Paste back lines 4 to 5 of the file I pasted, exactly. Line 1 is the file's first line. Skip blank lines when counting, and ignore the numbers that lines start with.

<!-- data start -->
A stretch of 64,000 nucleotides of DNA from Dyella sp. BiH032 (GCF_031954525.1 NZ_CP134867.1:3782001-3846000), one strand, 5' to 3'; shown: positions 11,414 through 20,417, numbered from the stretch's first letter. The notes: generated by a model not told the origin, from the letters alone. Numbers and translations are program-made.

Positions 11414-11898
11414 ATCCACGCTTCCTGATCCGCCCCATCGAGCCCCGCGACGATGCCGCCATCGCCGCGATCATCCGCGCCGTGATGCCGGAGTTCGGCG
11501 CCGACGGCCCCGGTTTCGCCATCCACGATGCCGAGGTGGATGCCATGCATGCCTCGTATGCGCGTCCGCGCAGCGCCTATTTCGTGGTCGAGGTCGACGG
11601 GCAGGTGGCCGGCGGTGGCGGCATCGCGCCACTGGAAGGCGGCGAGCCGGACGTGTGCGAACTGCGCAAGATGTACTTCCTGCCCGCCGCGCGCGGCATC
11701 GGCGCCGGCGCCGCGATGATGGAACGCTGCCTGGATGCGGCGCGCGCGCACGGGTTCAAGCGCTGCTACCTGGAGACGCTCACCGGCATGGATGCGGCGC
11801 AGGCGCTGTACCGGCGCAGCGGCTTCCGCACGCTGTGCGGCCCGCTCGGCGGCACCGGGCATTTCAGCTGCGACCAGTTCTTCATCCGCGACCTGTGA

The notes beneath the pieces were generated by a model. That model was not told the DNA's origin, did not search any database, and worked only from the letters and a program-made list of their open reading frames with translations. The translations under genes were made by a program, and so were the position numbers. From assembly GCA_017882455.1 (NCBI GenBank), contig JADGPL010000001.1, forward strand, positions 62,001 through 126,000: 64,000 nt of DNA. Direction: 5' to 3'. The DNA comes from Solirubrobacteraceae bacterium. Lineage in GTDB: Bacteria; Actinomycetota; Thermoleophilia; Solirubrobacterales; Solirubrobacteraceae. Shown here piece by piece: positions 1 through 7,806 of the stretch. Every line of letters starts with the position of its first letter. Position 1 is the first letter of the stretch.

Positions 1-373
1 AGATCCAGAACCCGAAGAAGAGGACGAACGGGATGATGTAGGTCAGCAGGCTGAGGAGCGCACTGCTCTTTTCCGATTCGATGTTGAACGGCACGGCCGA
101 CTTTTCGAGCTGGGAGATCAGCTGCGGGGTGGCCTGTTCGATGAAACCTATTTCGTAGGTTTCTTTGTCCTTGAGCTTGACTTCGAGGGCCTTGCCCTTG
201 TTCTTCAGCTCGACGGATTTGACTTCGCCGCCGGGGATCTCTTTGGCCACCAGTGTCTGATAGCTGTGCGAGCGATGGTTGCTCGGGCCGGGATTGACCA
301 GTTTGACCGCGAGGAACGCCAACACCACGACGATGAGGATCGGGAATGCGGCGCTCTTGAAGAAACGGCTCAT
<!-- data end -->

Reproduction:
11501 CCGACGGCCCCGGTTTCGCCATCCACGATGCCGAGGTGGATGCCATGCATGCCTCGTATGCGCGTCCGCGCAGCGCCTATTTCGTGGTCGAGGTCGACGG
11601 GCAGGTGGCCGGCGGTGGCGGCATCGCGCCACTGGAAGGCGGCGAGCCGGACGTGTGCGAACTGCGCAAGATGTACTTCCTGCCCGCCGCGCGCGGCATC